AMHERST, Mass. – Amherst College connected on 13-of-24 three-point field goals (54.2%), including 10-of-14 attempts in a 63-point first half, and the fifth-ranked Lord Jeffs knocked Plymouth State University out of the NCAA Division III Men’s Basketball Tournament Saturday night with a 113-85 Second Round victory at Alumni Gymnasium.
Ranked fifth in the nation in the D3Hoops.com poll, Amherst improves to 25-3 on the season and 6-0 all-time in home NCAA Tournament games. Amherst set a single-season school record with its 25th win, and the Jeffs’ 113 points were a season high. The Lord Jeffs advance to the NCAA Sectionals (Round of 16) for the third consecutive year, where they’ll face New Jersey City University (22-6) at a site to be determined.
Plymouth State completes its most successful season in school history at 24-6. The Panthers established a program record for wins in a season and registered the first NCAA Tournament victory with Thursday night’s First Round triumph over Castleton State.
Senior guard Adam Harper (Washington, D.C.) led the Jeffs with a career-high 29 points, hitting 10-of-15 shot attempts and 6-of-9 from three-point range. Classmate John Donovan (Holmdel, N.J.) finished with 25 points, converting a pair of three’s and 15-of-16 free throws. Senior Tim Jones (Richmond, Va.) made 7-of-10 shot attempts, including both three-point tries, and finished with 19 points and a team-high 12 rebounds, while junior Andrew Schiel (Wayne, Pa.) and sophomore John Bedford (Ridgewood, N.J.) chipped in with 15 and 14 points, respectively.
The Panthers were led by juniors Nick Pelotte (Bingham, Maine) and Anthony Oglesby (Brooklyn, N.Y.) and freshman Andreas Pope (Brooklyn, N.Y.). Amherst couldn’t stop Pelotte, and the lightning-quick guard finished with 33 points in 24 minutes, making 12-of-20 shots overall and 3-of-6 from three-point range. Oglesby finished with 24 points, a season-high 18 rebounds and four steals, while Pope converted 7-of-11 shots and ended up with 16 points. Oglesby also came up one point shy of scoring his 1,000th career point.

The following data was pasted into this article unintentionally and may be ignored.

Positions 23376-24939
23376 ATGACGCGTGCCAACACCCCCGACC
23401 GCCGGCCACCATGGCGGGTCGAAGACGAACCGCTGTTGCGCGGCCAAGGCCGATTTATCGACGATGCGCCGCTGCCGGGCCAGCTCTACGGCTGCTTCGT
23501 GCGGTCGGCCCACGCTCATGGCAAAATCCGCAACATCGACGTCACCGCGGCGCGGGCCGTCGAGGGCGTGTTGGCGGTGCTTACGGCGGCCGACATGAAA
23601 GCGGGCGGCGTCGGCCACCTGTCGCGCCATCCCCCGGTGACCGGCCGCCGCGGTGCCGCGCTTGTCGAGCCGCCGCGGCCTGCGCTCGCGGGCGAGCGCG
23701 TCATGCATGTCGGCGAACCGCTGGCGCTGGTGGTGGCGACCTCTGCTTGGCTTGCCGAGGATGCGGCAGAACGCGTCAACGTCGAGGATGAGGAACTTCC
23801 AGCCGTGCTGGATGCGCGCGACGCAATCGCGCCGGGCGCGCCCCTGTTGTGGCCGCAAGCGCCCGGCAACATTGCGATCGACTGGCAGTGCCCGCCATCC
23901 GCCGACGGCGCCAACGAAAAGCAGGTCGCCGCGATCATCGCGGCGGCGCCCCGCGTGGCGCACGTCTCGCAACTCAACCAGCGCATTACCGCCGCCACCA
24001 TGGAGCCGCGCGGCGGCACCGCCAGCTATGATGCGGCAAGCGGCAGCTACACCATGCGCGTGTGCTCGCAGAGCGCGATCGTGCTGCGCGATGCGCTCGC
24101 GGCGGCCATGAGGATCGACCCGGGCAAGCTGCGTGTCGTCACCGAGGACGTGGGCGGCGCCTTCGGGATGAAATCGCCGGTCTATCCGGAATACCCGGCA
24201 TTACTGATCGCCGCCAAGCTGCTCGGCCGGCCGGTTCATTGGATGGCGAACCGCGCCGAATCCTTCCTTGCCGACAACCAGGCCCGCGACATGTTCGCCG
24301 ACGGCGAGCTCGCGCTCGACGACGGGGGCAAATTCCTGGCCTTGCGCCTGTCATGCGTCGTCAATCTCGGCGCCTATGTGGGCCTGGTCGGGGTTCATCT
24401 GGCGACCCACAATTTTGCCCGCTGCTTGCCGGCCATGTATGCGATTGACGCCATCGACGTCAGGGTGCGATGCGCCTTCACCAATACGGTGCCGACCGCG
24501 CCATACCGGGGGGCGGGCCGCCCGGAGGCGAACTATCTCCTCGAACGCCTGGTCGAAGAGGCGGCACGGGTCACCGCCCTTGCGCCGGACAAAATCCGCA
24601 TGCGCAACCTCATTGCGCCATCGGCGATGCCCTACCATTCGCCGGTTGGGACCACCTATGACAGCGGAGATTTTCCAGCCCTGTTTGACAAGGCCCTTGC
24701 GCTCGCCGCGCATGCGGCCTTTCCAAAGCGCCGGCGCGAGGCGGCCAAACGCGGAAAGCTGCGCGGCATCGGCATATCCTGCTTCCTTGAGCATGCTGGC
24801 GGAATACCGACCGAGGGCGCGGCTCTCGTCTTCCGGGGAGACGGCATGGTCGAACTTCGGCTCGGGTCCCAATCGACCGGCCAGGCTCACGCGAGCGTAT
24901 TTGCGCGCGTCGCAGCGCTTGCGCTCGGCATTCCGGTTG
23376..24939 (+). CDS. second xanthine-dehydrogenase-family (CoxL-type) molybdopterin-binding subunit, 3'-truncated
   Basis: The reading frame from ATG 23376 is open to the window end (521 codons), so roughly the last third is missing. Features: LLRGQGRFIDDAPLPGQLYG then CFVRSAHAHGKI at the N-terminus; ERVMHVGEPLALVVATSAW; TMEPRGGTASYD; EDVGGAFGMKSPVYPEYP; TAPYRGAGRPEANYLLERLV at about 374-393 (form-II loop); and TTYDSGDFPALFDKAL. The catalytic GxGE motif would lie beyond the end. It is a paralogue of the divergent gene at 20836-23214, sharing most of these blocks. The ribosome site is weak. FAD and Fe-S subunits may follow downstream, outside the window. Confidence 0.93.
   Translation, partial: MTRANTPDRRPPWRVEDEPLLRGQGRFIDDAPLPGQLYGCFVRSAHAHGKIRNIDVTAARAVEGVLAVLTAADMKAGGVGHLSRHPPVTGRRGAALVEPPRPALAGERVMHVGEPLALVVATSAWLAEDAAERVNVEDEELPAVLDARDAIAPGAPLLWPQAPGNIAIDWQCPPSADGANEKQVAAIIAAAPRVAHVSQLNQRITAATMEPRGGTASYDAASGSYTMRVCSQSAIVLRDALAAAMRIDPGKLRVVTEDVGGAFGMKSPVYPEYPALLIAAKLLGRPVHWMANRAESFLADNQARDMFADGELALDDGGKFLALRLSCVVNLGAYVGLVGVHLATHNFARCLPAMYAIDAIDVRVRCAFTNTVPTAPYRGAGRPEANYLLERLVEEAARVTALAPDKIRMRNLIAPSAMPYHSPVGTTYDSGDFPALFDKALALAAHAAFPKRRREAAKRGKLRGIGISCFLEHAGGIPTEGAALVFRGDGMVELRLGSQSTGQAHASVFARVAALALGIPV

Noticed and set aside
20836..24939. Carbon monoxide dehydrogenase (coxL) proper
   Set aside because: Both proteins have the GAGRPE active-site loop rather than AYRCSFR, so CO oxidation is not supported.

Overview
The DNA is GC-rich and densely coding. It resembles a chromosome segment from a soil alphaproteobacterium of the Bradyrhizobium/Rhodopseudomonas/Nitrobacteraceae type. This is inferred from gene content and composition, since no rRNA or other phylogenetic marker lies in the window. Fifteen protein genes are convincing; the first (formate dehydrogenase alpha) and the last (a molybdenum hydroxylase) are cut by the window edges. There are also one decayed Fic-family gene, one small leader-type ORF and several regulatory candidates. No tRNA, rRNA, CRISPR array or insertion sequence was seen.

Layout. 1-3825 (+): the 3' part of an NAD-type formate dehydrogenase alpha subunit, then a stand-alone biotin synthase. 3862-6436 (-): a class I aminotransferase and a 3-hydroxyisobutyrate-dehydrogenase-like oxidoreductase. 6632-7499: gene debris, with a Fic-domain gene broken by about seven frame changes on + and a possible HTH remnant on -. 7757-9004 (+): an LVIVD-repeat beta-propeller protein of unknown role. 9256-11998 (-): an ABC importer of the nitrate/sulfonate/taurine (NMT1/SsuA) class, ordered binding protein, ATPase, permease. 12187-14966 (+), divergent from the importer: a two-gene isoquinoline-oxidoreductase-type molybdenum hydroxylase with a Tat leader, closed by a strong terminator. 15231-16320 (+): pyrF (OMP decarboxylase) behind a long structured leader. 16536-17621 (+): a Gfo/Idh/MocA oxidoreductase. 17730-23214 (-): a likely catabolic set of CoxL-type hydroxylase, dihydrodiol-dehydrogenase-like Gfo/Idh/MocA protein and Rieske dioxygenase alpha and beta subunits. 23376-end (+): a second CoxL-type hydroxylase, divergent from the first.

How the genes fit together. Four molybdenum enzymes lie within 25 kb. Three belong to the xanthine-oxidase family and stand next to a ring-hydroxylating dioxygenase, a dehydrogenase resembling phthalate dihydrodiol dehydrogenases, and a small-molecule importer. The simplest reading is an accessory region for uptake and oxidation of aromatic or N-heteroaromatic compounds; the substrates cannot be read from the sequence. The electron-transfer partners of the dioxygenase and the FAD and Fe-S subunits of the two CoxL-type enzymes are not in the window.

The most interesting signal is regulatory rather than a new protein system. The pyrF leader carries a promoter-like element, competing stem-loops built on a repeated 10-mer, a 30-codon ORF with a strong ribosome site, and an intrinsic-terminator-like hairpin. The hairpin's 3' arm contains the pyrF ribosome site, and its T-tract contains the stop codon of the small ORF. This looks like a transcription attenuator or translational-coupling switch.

PSU didn’t play poorly in the first half, scoring 47 points and committing only six turnovers, but trailed by 16 as the Lord Jeffs seemingly couldn’t miss. The hosts hit 19-of-31 overall in the opening 20 minutes (61.3 percent), and 10-of-14 from long range, all against a PSU team that is ranked eighth in the nation in FG percentage defense (37.9).
The Jeffs got strong inside play from Schiel and Jones, but it was the sharpshooting of Harper, Donovan and Schiel that lifted Amherst to the halftime advantage. Harper hit 4-of-5 from beyond the arc in the first half, and Donovan and Schiel each made 2-of-3.
“If they would’ve missed three of those three-pointers in the first half, it’s a seven-point game instead of a 16-point game,” said Pelotte, “and maybe things would’ve been different in the second half. But give them credit. It’s their gym, and the ball went in for them.”
The Panthers stayed in the game, thanks largely to Pelotte. After leading the team with 16 points in the first half, Pelotte scored the first 12 Panther points in the second half on a combination of short jumpers and running lay-ups in traffic. Oglesby, Pope and senior Mike Loughlin (Manchester, N.H.) also contributed key hoops in a second-half PSU run, and the Panthers cut the deficit to 10 points (78-68) with 9:40 on the clock.
The physical play of the Jeffs had the Panthers in foul trouble, and it caught up with the visitors in the second half as four starters fouled out. Senior J.J. Truman (Enfield, N.H.) headed to the bench with 14 minutes remaining, and Pelotte followed with 7:49 to play. Loughlin and senior Ryan Chicoine (Gorham, Maine) also got whistled for their fifth fouls, ending their game, season, and careers.
With Plymouth State still within 11 points (84-73) with eight minutes remaining, the Jeffs went on a 19-2 run over the next four minutes to put the Panthers away. The Panthers got all 15 players in uniform into the game down the stretch.
“I’m just real proud of my guys,” said PSU head coach John Scheinman. “They gave a great effort and tried real hard to the end. The foul trouble hurt us, but I give all the credit in the world to Amherst. That’s why they’re No. 5 in the country.”
“What we did this season was special,” Scheinman added. “The school record for wins. The first NCAA Tournament win in school history. One of only six at-large berths in the country. Those are special accomplishments, and the kids have been a joy.”